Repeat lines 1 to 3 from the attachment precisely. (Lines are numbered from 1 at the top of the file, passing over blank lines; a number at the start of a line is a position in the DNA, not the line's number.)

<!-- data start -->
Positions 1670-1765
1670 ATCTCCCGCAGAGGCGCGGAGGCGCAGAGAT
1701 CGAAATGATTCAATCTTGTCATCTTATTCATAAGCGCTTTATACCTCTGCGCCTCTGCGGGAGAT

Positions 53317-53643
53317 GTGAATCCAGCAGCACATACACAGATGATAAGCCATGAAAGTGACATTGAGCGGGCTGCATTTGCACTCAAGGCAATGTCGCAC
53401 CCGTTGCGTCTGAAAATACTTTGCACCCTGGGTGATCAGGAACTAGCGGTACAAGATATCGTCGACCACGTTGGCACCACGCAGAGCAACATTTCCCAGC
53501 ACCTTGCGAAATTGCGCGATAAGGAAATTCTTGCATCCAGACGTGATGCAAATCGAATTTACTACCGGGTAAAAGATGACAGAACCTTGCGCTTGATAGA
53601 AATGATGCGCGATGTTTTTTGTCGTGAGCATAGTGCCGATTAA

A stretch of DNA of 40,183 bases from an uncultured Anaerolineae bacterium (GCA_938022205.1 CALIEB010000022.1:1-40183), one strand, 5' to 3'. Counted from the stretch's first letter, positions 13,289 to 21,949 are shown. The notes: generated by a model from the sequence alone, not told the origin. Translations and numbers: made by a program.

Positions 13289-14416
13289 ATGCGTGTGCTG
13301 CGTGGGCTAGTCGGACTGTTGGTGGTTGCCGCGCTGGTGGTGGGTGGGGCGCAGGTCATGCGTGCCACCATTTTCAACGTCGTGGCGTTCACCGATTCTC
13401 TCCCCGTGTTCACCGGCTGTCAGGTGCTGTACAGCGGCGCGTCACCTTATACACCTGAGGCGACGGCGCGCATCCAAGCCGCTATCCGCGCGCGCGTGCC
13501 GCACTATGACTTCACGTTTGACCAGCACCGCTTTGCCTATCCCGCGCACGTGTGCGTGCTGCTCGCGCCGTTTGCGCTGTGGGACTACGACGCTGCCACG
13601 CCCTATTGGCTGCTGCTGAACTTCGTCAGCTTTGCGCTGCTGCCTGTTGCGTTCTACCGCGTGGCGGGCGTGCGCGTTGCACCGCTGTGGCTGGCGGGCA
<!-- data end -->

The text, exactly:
Positions 1670-1765
1670 ATCTCCCGCAGAGGCGCGGAGGCGCAGAGAT
1701 CGAAATGATTCAATCTTGTCATCTTATTCATAAGCGCTTTATACCTCTGCGCCTCTGCGGGAGAT